On Nationalism and Communalism in India
Comprising three early writings of Professor Randhir Singh, this slim volume deals withthe topical issues of nationalism and communalism in India.
Discussing Indian nationalism from the standpoint of its revolutionary tradition (Bhagat Singh and others) the author makes a distinction between nationalism before and after 1947. The former was progressive and liberationist in its opposition to imperialism and the latter can well be reactionary in that it serves to obscure the reality of our class-divided society and helps line up people behind the ruling class politics. The two pieces on communalism are essentially theoretical exercises. It is suggested that most contemporary thinking, writing or theorization on communalism, its achievements notwithstanding, is seriously flawed by an ideological error on the one hand and a methodological limitation on the other. The ideological error, which has virtually pre-empted the entire field of thought or study on communalism in this country, lies in understanding communalism from the standpoint of nationalism. And the methodological limitation lies in studying contemporary communalism in an essentially empiricist and often ahistorical manner. Both the error and the limitation are critically examined to argue for the validity of a Marxist approach to the study of social phenomenon, in the present case of communalism. As the argument proceeds, the notion of ‘ethical neutality’, a staple of mainstream scholarship, is questioned. It is pointed out that every explanation or understanding invariably has a ‘value slop’, that is, it is suggestive of a prescription. Therefore your understanding necessarily yields a response to the problem of communalism; it could beliberal,radicalorrevolutionaryresponse. Hence the importance of how one explains or understands communalism in modern India. In deference to conventional practice, the author concludes with a definition of communalism in contemporary India.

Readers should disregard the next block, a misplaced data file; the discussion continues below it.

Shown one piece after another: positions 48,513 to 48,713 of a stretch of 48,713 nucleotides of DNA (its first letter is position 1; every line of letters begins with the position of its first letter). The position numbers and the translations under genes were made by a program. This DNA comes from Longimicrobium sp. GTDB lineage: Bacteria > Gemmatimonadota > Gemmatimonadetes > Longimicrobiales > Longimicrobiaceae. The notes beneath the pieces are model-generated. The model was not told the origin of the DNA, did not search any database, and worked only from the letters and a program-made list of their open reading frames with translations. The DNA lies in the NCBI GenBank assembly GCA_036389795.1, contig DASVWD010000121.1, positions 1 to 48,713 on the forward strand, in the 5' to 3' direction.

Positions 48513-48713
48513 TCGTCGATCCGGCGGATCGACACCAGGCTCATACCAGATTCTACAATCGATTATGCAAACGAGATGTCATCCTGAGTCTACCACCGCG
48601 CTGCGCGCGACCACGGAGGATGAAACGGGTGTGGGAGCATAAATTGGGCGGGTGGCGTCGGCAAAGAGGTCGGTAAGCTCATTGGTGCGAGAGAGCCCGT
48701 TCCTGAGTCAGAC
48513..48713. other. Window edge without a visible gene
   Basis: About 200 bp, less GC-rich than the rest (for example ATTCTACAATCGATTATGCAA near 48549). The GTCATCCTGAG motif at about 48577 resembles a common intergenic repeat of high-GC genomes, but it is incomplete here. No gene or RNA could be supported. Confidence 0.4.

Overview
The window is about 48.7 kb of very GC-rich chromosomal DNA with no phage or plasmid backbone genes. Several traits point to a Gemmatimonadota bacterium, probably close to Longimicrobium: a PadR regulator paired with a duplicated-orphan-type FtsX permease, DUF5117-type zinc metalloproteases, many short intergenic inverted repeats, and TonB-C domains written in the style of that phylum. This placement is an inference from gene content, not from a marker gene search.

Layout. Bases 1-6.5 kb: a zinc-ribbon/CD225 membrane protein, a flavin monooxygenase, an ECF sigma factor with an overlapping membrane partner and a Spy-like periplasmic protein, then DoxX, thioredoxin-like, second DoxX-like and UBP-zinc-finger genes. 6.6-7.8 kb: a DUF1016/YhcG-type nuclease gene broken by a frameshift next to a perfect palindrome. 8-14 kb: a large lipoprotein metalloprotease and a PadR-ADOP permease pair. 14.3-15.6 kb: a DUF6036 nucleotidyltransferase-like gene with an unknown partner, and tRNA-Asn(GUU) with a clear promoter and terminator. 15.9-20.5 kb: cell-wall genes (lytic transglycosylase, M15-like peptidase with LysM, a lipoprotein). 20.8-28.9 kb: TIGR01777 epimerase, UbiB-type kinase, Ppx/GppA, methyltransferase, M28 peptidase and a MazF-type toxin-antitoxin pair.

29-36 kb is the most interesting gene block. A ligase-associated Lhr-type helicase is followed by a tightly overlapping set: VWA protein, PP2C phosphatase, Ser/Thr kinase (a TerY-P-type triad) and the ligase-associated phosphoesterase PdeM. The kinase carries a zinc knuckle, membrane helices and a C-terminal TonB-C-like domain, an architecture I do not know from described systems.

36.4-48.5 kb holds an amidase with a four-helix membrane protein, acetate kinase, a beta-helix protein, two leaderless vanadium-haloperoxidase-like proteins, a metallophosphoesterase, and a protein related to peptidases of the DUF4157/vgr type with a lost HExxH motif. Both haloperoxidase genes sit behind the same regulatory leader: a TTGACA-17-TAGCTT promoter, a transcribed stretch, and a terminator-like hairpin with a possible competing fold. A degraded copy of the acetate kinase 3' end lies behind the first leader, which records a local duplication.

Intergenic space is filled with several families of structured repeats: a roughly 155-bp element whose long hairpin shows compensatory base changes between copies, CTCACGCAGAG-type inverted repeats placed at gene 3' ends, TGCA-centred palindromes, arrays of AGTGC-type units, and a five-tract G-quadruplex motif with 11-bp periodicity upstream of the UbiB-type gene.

Randhir Singh, a distinguished teacher and former Professor of Political Theory, University of Delhi. He has been associated with the communist movement since 1939. Of his writings, Harry Magdoff, editor,Monthly Review,has said: ‘I admire the solidity of your analysis as well as the firmness of your commitment’.
His other works include
Crisis of Socialism – Notes in Defense of a Commitment
Reason, Revolution and Political Theory
Five Lectures in Marxist Mode
Of Marxism and Indian Politics
Marxism, Socialism, Indian Politics – A View From the Left
Contemporary Ecological Crisis – A Marxist View
Indian Politics Today – An Argument for Socialism-Oriented Path of Development
Struggle for Socialism – Some Issues